Filling the source area or 'spring box' with materials that will keep contamination out of the water.

All of the community members who were waiting to drink clean water met us and the elders at Ham Mwenje Spring. They had been patiently, yet eagerly, waiting for completion of the project, and for it to be officially handed over for their use.

"When I gave birth to my firstborn child, I was affected with typhoid from drinking water from this unprotected spring. I spent a lot of money treating it for quite some because this spring was open to contamination," Mrs. Lilian Were said.

"I thank God it is protected and it will reduce waterborne diseases."

03/16/2018: Musango Community Project Underway

Dirty water from Ham Mwenje Spring is making people in Musango Community sick. Thanks to your generosity, we’re working to install a clean water point and much more.

Get to know your community through the narrative and pictures we’ve posted, and read about this water, sanitation and hygiene project. We look forward to reaching out with more good news!

Project Photos

Project Type

Protected Spring

In many communities, natural springs exist as water flows from cracks in rocky ground or the side of a hill.  Springs provide reliable water but that doesn’t mean safe. When left open they become contaminated by surface contamination, animal and human waste and rain runoff. The solution is to protect the source. First, you excavate around the exact source area of the spring. Then, you build a protective reservoir for water flow, which pours through a reinforced pipe in a concrete headwall to a paved collection area. Safe water typically flows year-round and there is very limited ongoing maintenance needed!

Giving Update: Musango Community, Ham Mwenje Spring

July, 2019

A year ago, you funded a spring protection at Musango Community in Kenya – creating a life-changing moment for Lucia Eddah. Thank you!

Keeping The Water Promise

There's an incredible community of monthly donors who have come alongside you in supporting clean water in Musango Community 3.

This giving community supports ongoing sustainability programs that help Musango Community 3 maintain access to safe, reliable water. Together, they keep The Water Promise.

We’re confident you'll love joining this world-changing group committed to sustainability!

On a recent field visit to Ham Mwenje Spring in Musango, we saw many positive changes in the community since the spring was first protected a little over a year ago.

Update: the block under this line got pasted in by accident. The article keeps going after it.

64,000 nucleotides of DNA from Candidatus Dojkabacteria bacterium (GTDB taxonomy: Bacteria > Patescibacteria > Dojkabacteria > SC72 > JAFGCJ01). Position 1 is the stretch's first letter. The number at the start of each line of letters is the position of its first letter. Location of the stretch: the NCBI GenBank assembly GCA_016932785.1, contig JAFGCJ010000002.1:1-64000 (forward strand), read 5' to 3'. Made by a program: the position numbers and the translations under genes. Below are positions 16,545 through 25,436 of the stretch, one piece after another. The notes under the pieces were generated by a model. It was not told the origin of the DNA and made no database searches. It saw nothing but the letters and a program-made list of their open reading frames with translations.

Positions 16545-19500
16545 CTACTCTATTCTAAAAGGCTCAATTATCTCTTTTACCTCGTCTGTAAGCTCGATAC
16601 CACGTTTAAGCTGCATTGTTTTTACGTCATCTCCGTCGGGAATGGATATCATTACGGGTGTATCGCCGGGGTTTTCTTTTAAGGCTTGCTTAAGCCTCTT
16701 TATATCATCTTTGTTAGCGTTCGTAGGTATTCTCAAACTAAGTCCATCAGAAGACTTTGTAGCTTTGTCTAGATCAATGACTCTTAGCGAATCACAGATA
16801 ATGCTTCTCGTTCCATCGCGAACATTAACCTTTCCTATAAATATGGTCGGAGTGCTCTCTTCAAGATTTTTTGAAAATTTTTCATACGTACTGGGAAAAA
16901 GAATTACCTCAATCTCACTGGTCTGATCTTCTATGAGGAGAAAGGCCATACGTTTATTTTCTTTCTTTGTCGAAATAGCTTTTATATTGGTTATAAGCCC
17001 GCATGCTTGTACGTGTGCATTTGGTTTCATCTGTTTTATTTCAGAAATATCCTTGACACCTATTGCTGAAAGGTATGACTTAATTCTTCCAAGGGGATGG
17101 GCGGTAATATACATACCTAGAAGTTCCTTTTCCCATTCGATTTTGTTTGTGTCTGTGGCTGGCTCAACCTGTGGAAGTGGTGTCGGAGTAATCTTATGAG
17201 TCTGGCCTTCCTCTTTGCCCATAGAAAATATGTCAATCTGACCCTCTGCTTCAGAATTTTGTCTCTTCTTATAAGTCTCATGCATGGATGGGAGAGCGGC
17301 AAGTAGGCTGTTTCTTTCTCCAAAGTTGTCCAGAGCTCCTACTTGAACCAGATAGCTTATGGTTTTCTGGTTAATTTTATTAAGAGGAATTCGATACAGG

Musango villagers are still very enthusiastic about the availability of clean water from Ham Mwenje Spring. It has given them a facelift and has strengthened our connection and trust with them. Thus, more people from the area have begun to ask us to help protect more springs in this community.

The water at Ham Mwanje is clear and the discharge remains strong, even during the dry season.

Community hygiene and sanitation standards have both improved greatly, as first noticed by homesteads' cleanliness. Community members now sweep and burn rubbish and cut long grasses around their homes. This concept was adopted after the training that was done after the implementation of the project. Beneficiaries of the sanitation platforms now not only use but also clean their latrines using water from the spring as well.

Lucia, Violet, and Field Officer Lillian

Caretaker Violet Seth has personally felt and seen the positive impacts the protection of Ham Mwanje Spring has brought to her community.

Violet takes a drink

"Since implementation, we have had clean water all through [the year], unlike before," Violet explained.

"The area has become much cleaner and even more accessible, even during the rainy season. Time used to fetch water has [been] reduced, [compared to] before protection [when] a lot of time used to be wasted scooping water from the ground to fill a container. Cases of water-related diseases like skin [problems] have [decreased], [because] before the water was protected it used to affect some individuals' skin but now that is history."

Violet and Lucia

For 10-year-old Lucia Eddah, the protection of Ham Mwanje Spring has meant more than just clean water for her.

"We have a lot of water now that takes me [only a] few minutes to fetch, unlike before when the spring was not protected," Lucia remembered.

"I used to scoop water from the ground and many times I could scoop dirty water. [The spring protection] has made my evening hours easy since I normally fetch water after school, then do my homework, so [it] takes [very] little time [to] get down to my books."

Lucia and Lillian

Violet's happiness was contagious!

Navigating through intense dry spells, performing preventative maintenance, conducting quality repairs when needed and continuing to assist community leaders to manage water points are all normal parts of keeping projects sustainable. The Water Promise community supports ongoing sustainability programs that help Musango Community 3 maintain access to safe, reliable water.

We’d love for you to join this world-changing group committed to sustainability.

The most impactful way to continue your support of Musango Community 3 – and hundreds of other places just like this – is by joining our community of monthly givers.

Your monthly giving will help provide clean water, every month... keeping The Water Promise!